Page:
psyched on various bikes

2/20/08

Except for the scandal nicely brewing around the execrable McCain, the other meme going through the internets this week is a combination of “Obama supporters are freakish weirdos” and “Obama holds no viewpoints on substantive issues.” Chris Matthews ambushed a hapless Texan moron the other night by asking him for one piece of legislation that Obama had championed, a question which was no doubt supposed to be a transitive reflection of the senator himself. Of course, the Texan shat his pants, reminiscent of the time Stephen Colbert asked that God-fearing Georgia congressman to name the Ten Commandments.

As for the Obama crazies, I see articles like “I Refuse to Buy Into the Obama Hype” as well as Hillary’s favorite “I’ve got sound solutions instead of sound bites” attack. More? How about:

Kathleen Geier: “I’m getting increasingly weirded out by some of Obama’s supporters… people who should know better – hard-bitten, not-so-young cynics, even – are gushing about Barack, raving about his ‘game-changing’ politics, about his ‘power to inspire,’ about how they wept while viewing the now-famous Dipdive video, and on and on.”

Joe Klein: “…there was something just a wee bit creepy about the mass messianism…”

Even Jake Tapper, an awesome reporter whom I usually like, says “Let me be clear: I’m not saying there shouldn’t be enthusiasm in politics. I’m merely touching on the fact that some Obama supporters’ exuberance seems to be getting a little out of hand.”

I’d like to formally invite everyone complaining about the passion of Barack Obama’s supporters to kindly suck my balls.

ARE YOU PEOPLE KIDDING?!?!? Here we are, in the seventh dolorous, soporific, horrifyingly numb year of an administration run by an ass monkey, caught in blood-soaked war on the other side of the globe, paying $101/barrel for oil, tumbling into a recession, feeling utterly hopeless. The president has used the Constitution as toilet paper and blocked every single measure to move us forward socially, environmentally and ethically, and has an approval rating of 19%, right around Josef Stalin and “the stomach flu”. He’s the worst president at the worst time in history, period.

Then along comes someone who lifts Americans out of their paralyzing sadness, offers hope for the first time in a decade, does it without blaming other races; in fact, preaches unity, acceptance and responsibility, giving them a glimpse of what America could be again… AND YOU THINK THEIR EXUBERANCE IS OUT OF HAND? Seriously, when did that part of you die? Just because your snark robs you of the ability to get excited doesn’t mean millions of other voters share your torpid indifference.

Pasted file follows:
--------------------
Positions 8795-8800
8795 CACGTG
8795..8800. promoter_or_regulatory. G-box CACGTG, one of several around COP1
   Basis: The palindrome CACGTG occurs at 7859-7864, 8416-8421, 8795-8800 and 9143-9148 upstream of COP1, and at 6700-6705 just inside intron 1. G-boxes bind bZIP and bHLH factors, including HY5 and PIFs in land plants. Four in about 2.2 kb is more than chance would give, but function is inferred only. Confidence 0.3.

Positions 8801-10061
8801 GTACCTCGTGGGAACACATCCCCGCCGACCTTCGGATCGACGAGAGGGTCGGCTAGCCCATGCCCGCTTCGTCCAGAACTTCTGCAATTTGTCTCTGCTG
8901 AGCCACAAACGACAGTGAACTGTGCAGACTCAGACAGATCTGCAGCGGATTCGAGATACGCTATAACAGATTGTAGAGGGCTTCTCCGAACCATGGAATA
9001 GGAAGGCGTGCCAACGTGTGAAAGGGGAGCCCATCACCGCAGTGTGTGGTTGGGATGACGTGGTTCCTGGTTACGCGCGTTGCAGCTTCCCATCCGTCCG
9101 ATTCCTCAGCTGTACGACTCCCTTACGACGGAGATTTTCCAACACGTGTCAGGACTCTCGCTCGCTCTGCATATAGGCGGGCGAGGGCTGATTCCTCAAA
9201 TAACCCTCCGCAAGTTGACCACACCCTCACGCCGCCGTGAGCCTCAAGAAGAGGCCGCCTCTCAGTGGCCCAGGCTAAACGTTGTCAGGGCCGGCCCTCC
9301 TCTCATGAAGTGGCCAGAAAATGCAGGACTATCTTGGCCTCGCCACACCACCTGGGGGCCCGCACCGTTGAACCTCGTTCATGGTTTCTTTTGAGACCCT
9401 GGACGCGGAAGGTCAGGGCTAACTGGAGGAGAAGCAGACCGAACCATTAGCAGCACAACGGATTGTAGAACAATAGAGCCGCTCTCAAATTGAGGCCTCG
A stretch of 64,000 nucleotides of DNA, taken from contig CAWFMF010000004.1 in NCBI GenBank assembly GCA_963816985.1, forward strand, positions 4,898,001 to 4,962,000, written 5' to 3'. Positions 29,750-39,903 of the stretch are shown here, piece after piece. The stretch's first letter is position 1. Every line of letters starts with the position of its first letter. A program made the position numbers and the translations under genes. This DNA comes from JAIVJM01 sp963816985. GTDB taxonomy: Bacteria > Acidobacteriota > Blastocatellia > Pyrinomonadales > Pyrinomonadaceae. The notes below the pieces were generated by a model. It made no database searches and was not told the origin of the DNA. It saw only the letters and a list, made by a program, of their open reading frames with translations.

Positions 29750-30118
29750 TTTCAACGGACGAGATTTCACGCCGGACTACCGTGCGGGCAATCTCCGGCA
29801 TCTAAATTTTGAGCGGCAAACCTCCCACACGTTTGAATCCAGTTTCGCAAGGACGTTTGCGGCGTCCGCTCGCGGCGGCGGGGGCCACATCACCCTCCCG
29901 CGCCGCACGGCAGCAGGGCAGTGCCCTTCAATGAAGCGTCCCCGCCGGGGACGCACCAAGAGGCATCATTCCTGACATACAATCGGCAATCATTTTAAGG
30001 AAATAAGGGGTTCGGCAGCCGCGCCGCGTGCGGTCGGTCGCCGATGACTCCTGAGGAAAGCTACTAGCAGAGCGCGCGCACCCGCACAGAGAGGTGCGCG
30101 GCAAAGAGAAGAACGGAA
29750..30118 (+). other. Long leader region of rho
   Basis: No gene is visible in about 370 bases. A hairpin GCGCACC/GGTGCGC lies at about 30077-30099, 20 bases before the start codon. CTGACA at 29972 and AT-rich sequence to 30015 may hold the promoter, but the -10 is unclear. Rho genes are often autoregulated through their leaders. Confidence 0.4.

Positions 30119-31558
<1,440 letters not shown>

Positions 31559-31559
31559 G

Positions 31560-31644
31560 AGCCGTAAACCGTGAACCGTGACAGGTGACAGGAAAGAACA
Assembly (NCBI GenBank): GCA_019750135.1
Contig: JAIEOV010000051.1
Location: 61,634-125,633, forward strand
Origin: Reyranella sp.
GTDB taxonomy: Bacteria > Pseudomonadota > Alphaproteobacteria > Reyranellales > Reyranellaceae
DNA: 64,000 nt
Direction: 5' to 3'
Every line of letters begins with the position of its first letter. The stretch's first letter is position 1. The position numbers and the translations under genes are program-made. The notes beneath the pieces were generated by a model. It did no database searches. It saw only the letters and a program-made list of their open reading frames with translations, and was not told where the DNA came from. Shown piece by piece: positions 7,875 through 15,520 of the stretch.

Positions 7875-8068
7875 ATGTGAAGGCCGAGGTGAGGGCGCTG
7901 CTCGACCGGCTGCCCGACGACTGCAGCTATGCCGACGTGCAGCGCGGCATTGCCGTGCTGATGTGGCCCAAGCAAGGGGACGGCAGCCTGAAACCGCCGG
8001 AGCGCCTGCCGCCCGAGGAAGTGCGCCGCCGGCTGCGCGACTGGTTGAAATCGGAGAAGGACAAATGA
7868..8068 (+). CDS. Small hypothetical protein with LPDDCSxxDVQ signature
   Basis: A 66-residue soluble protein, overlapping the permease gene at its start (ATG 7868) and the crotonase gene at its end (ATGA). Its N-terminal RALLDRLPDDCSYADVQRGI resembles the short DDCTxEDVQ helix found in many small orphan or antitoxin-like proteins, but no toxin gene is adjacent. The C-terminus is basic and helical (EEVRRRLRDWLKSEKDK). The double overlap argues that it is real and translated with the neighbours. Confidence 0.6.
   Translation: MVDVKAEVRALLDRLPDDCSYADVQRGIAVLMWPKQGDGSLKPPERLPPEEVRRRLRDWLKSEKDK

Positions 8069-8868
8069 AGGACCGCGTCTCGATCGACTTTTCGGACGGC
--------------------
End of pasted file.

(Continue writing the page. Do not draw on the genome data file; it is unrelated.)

These Obama supporters that creep you out – they’re the kids in their 20s who have only known the fearmongering cruelty of the Bush years, and understand the early promise of Bill Clinton’s term only by story. They’re waking up to a world that seems to give a shit about them, feeling empowered in a way we certainly didn’t when Reagan and Bush shuffled geriatrically through our adolescence.

They’re also the middle-aged moms and dads who cannot express their delight at the prospect of an African-American President, remembering (as my mom does) the different drinking fountains and white lines on the floor of the bus. They remembered the death of their idealism through Vietnam and Watergate, only to encounter something they thought was impossible: a president worse than Nixon.

And your charges that Obama has no substance? That’s your oversight, not theirs. Most of them know where he stands on all the issues, and if they don’t, they know how to use the Internet Tubes:

1. Click here.

2. Read.

Obama’s stump speeches are stump speeches, for chrissake. As my 23-year-old nephew says, “stump speeches aren’t directed towards the staff at the fucking Brookings Institute, they are directed towards voters.” I agree with Robert Creamer – if you’re vilifying Obama for being inspiring, you’ve learned nothing from thirty years of progressives losing elections. The way conservatives have won is by yanking at our emotions – usually the basest, worst emotions (hate, racism, greed, blame) – but emotions nonetheless. Obama is doing the same thing, only with visions of hope and empowerment.

As for me, my heart was broken in 2000 with the fraudulent election, and in November 2004, my spirit followed suit. I was done, and if we hadn’t been pregnant, we were close to moving out of the country. Two things have changed that, and brought us back into the fold. First was Kirsten Gillibrand, who ran an amazing campaign for the House of Congress in our district (NY-20).

Tessa and I, against all wisdom, decided to throw our weight in the ring because we liked Kirsten so much, but didn’t have much hope; NY-20 had been hard-core Republican since the 15th century. She was an unknown and was told it was impossible. She won by six points.

TessaKirstenLAParty(bl).jpg

Tessa and (pregnant!) Rep. Gillibrand (D) last night in LA – read about Kirsten and donate to her tough re-election campaign!

The other inspiration? Obama. It has been a long, long time since we felt this kind of excitement, and yes, we are “not-so-young cynics” who “ought to know better”. And even if we’re dabbling in “creepy messianism,” allow me to re-phrase an early translation of 1 Corinthians 13:13… there remain faith, hope, and charity, these three: but the greatest of these, at least right now, might be hope.

0 thoughts on “psyched on various bikes

  1. Jason Savage

    and let me rephrase Will Ferrell when I say “I freaking LOVE this post”.
    Couldn’t agree more.